Nice Work If You Can Get It
Brad DeLong reports:
A +$400 Billion Week: Pierre-Olivier Gourinchas guesses that last week the U.S.'s net foreign asset position improved by $400 billion. Americans' assets overseas, you see, are primarily denominated in local currencies or are real assets. Foreigners' assets here, you see, are primarily denominated in dollars. The weakening of the dollar thus raised Americans' assets minus liabilities by about $400 billion.
Nice work if you can get it. Exorbitant privilege.
Nice work indeed. James Galbraith has some ideas about privilege, and about how easily privilege can be lost:
The dollar melts as Iraq burns, by James K Galbraith, Comment is Free, Guardian: ...[A]s the greenback approaches two to the pound, old-timers will remember the fall of sterling, under similar conditions of deficits and imperial retreat, a generation back. We have to ask: is the American financial empire on the brink? ...
The US economy is going soft faster than the inflation hawks and growth optimists thought. Housing has been in free-fall for months. With the new Congress anxious to display "fiscal responsibility" - cue Robert Rubin who has moved in very fast on Nancy Pelosi - there won't be any help next year from them. If business investment falls off, recession could hit in 2007 or 2008. With that fear in mind, gloomy profit expectations are setting in, and that's not good for the dollar. ...
So here's the big question: is the age of the dollar economy lurching toward an end? Are China, Japan, Saudi Arabia and other big holders of T-bonds about to start a rush, or even a stately promenade, toward the exits? Let's hope not, because the world is unprepared to replace the dollar with anything else. The euro is not suited for the job... An end to the dollar system would therefore be chaotic, inflationary, and very tough on world trade. The best argument for the dollar has always been: it's not in anyone's interest to bring it down.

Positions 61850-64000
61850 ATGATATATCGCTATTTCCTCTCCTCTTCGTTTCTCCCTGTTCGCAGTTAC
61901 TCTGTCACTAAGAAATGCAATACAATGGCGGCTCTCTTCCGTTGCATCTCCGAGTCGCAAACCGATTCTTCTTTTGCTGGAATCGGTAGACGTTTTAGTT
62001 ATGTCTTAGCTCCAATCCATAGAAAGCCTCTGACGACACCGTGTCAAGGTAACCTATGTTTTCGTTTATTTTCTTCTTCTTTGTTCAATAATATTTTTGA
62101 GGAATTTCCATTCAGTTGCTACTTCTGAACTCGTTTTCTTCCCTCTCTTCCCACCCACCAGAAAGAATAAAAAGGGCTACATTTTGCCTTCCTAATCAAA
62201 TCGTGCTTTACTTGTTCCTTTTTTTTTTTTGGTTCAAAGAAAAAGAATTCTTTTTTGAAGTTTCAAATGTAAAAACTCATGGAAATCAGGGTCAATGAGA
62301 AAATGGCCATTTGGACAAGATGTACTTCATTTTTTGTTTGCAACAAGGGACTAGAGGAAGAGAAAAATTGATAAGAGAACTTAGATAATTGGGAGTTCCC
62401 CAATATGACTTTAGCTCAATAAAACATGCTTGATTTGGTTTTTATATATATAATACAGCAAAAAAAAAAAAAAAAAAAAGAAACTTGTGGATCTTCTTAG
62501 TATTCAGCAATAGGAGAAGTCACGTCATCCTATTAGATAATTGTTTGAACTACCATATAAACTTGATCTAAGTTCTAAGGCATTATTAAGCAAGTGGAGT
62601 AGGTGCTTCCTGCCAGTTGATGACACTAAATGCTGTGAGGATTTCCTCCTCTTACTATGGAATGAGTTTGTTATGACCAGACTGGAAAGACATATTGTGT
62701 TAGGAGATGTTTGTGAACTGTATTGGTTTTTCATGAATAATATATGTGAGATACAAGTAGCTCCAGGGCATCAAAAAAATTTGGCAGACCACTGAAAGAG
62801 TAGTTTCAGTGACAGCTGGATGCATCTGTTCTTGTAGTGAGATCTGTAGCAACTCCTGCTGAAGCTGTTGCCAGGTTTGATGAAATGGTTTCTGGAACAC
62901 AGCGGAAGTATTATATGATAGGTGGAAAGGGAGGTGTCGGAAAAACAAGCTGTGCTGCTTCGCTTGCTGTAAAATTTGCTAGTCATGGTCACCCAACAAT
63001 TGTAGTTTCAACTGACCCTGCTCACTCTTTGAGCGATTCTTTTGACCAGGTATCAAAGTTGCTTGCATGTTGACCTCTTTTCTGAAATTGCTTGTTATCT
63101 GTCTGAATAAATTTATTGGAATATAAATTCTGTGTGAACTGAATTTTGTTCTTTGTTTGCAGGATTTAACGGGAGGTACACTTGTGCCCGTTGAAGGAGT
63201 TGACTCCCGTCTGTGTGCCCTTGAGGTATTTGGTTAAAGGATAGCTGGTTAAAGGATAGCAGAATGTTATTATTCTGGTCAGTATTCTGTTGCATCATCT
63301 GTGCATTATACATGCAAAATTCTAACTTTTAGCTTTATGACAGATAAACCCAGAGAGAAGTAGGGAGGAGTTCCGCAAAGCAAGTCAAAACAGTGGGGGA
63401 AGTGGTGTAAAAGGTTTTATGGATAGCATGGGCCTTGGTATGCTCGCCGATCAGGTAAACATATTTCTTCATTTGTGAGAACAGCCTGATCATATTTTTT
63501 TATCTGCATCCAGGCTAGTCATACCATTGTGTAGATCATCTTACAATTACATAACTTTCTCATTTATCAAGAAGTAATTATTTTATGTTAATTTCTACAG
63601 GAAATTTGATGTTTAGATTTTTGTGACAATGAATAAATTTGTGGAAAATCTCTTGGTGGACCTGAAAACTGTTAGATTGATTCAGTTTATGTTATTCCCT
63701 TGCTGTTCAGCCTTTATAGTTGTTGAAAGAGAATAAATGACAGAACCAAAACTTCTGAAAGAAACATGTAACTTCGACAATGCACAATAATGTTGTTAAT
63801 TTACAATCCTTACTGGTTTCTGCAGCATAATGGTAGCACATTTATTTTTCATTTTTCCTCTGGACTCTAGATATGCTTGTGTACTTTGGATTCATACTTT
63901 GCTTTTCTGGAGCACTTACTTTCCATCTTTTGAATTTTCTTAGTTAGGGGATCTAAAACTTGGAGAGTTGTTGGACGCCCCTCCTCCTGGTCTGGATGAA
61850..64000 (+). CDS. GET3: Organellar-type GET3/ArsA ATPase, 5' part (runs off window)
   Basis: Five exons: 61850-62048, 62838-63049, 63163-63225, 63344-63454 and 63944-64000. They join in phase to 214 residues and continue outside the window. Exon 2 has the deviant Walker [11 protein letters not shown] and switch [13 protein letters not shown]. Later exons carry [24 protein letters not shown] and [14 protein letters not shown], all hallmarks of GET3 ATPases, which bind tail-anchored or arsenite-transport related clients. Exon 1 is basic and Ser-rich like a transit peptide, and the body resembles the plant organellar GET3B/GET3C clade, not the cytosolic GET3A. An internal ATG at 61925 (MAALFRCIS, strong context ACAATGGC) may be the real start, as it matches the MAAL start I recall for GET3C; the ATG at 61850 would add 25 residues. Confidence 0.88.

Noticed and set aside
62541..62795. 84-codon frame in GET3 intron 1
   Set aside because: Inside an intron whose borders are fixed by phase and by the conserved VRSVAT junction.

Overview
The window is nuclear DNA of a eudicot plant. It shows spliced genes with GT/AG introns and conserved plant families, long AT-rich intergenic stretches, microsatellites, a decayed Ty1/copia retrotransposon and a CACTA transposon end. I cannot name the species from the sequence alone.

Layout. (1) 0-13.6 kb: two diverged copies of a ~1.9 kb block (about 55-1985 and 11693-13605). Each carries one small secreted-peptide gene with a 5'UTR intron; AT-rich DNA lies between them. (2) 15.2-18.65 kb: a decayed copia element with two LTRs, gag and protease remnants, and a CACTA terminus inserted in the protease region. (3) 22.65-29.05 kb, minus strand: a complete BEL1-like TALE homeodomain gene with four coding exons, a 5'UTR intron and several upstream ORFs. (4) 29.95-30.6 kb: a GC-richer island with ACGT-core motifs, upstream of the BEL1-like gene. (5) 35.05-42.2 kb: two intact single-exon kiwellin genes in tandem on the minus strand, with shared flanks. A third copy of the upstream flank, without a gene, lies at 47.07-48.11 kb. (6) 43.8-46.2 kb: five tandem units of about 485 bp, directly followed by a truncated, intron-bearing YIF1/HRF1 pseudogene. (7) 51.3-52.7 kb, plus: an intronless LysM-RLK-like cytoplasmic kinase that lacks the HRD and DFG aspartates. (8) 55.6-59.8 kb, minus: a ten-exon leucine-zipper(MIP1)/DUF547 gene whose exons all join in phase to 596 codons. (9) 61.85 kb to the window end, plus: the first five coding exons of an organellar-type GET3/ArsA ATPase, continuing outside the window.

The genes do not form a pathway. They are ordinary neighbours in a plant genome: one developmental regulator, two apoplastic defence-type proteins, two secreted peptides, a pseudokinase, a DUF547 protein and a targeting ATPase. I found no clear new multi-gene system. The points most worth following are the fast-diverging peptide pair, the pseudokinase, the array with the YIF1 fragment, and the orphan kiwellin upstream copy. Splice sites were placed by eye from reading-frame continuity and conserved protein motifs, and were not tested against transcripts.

Could it happen, though? Yes, it could. And it could be connected to that other unfolding disaster. As the "Pax Americana" goes to hell in Iraq ... let's remember that security and finance are linked. Typically, the country that provides global economic security enjoys the use of its financial assets in world trade. And when the security situation changes, that privilege can be revoked. The consequences are unpleasant. Ask the British: after the sterling area folded, it took a generation for the UK to come all the way back. ...
Update: In Response to Galbraith, Stefan Geens at economonitor says:
Stefan Geens, economonitor: I'm not convinced — the US is hardly facing the kind of existential threat the British Empire did 60 years ago. Nor do I see Asian central banks ever deciding to "punish" the US by piling into euros, as it would harm them as much as anybody else. Nose, face, spiting, etc...
Update: Suggested to me: Who's Afraid of the Euro?
Posted by Mark Thoma on Monday, December 4, 2006 at 01:54 PM in Economics, International Finance, International Trade |
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